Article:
- Passing my driving test
- Securing our mortgage
- Prompting my move from employee to freelancer
- Our decision to get married
- Brilliant moments with lifelong friends
Given the amount that I smile and the extent to which these lines appear throughout my family, this is a ridiculous thought; I am genetically predisposed to have them. It's not going to get any better either so why the hell am I worrying about it now? Perhaps instead I should be looking forward to 30 years time when I will be able to use origami techniques to fold my face into new and interesting shapes!
It is a vain and fruitless worry and yet so many smart women are equally concerned with their breasts, legs, bottoms, necks, hands..... We are too wobbly, wrinkly, not brown enough or pouty enough to make it in today's world and don't get me started on hair (check out this post for more on that topic). Why else would such a massive beauty industry exist without these insecurities and what on earth are they going to focus on next? Our elbows?
Don't get me wrong - I love wearing make up and being pampered at the spa, but ads that focus on 'turning back the clock' or preventing the march of nature on a woman's body unsettle me. These help reinforce the view that women must not appear older than 25 and if your body changes after having children you have 'failed'. So we spend time and more money per ounce for some products than you would for gold chasing a version of perfection that can't be achieved. Brilliant, clever women worrying about something that is not within their power to change unless you're up for a lifetime of tweaks, nips and tucks until you finally give in to the realisation that no surgery or technology is going to make you look convincingly the same as a dewy skinned teenager.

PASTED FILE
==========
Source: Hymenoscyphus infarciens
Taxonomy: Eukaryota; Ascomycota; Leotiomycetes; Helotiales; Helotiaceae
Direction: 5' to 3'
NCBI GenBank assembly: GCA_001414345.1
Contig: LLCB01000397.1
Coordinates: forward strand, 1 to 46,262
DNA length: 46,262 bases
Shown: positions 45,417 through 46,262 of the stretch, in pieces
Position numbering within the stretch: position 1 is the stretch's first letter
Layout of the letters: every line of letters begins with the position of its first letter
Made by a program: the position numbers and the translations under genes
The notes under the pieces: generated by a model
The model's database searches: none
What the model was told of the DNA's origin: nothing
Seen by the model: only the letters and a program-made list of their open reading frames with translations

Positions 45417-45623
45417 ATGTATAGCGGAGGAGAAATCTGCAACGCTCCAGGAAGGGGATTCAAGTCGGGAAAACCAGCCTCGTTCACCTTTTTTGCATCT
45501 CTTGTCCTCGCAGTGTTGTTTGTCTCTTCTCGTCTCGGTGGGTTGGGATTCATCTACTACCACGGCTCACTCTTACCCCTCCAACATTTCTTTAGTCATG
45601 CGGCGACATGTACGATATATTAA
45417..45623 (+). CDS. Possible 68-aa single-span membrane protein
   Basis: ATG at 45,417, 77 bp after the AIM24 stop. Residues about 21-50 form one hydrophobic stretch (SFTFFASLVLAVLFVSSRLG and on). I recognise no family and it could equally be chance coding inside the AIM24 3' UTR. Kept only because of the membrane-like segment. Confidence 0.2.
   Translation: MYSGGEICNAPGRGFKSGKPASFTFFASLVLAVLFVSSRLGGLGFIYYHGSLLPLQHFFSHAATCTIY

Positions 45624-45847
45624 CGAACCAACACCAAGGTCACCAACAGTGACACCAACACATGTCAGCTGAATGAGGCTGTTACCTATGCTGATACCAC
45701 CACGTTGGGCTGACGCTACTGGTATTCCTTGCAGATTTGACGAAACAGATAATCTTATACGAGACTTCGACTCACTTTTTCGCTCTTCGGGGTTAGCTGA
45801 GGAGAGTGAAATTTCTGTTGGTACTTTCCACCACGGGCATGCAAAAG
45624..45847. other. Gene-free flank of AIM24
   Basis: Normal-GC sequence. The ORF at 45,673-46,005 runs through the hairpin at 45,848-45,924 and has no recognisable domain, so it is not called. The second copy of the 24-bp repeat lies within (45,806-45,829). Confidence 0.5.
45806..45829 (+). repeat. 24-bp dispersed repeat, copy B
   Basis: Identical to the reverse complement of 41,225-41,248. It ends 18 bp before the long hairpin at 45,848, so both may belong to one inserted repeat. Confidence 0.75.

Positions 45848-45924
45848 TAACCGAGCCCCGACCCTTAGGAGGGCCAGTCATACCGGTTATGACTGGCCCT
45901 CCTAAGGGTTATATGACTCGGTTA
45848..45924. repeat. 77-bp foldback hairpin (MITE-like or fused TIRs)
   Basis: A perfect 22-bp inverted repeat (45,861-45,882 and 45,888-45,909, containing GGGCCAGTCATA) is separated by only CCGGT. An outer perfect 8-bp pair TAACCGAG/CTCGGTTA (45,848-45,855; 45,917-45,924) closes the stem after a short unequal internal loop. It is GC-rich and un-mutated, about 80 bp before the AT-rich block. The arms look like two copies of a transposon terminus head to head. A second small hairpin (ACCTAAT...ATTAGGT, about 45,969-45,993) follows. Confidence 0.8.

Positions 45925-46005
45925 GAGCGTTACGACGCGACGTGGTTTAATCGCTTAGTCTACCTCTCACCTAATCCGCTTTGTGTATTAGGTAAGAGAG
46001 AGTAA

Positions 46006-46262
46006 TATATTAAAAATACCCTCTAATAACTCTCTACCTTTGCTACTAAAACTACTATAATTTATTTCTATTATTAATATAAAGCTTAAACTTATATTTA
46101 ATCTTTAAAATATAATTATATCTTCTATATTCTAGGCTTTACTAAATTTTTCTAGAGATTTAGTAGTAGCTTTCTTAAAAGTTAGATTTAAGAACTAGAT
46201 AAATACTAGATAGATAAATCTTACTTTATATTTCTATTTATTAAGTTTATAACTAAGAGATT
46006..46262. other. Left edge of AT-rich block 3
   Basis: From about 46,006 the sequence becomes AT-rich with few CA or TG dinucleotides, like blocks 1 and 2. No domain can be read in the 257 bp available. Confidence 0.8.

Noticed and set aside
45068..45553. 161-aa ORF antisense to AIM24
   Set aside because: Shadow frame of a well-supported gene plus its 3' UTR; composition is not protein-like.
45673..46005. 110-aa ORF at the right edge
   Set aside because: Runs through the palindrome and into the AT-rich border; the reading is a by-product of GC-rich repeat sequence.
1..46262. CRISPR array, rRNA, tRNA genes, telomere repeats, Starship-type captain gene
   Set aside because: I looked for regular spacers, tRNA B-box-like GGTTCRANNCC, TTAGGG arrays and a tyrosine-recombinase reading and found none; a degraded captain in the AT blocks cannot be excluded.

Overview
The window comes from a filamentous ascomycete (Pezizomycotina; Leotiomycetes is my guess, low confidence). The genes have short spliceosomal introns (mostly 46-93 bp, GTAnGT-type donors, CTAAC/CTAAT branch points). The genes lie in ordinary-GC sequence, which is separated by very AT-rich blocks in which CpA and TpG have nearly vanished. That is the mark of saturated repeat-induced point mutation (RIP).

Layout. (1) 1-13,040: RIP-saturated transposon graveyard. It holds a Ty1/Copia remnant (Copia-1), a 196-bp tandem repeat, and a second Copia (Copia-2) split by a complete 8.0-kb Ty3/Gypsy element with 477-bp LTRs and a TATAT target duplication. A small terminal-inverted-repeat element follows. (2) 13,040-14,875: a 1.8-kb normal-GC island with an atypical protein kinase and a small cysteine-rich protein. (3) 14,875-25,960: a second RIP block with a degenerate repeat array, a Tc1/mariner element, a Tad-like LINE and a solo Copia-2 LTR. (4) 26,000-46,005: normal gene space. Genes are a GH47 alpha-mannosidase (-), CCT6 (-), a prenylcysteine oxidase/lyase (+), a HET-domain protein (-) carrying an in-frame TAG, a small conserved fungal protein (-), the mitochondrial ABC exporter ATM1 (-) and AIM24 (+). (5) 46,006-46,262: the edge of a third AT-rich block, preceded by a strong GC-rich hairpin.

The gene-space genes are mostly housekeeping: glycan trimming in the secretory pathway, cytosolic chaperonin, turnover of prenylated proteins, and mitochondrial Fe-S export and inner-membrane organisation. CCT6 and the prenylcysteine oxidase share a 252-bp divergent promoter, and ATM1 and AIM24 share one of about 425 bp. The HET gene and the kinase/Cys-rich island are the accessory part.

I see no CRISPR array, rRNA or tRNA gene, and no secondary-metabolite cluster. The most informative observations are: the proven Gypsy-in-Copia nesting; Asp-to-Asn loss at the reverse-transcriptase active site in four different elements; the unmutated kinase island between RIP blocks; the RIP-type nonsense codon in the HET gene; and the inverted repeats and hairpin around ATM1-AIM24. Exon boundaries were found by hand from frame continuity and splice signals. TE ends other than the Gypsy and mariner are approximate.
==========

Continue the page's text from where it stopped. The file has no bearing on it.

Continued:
The weird thing is that we do this to ourselves but generally not those that we care about. When was the last time you didn't accept a phone call from a friend on the basis that one of her boobs is a bit bigger than the other or she can no longer balance a tea tray on her booty? We see the people we love for who they are; their achievements and idiosyncrasies, the things that delight us about them and those that make them bloody annoying. We engage with them on the basis of their minds and spirit - not how physically 'flawless' they are.
And this is where the dog comes in. If, like me, you find yourself wavering when it comes to accepting the things about yourself that you cannot change, just take a look at my friend's puppy - Lily. Living proof that you can have wrinkles and be gorgeous!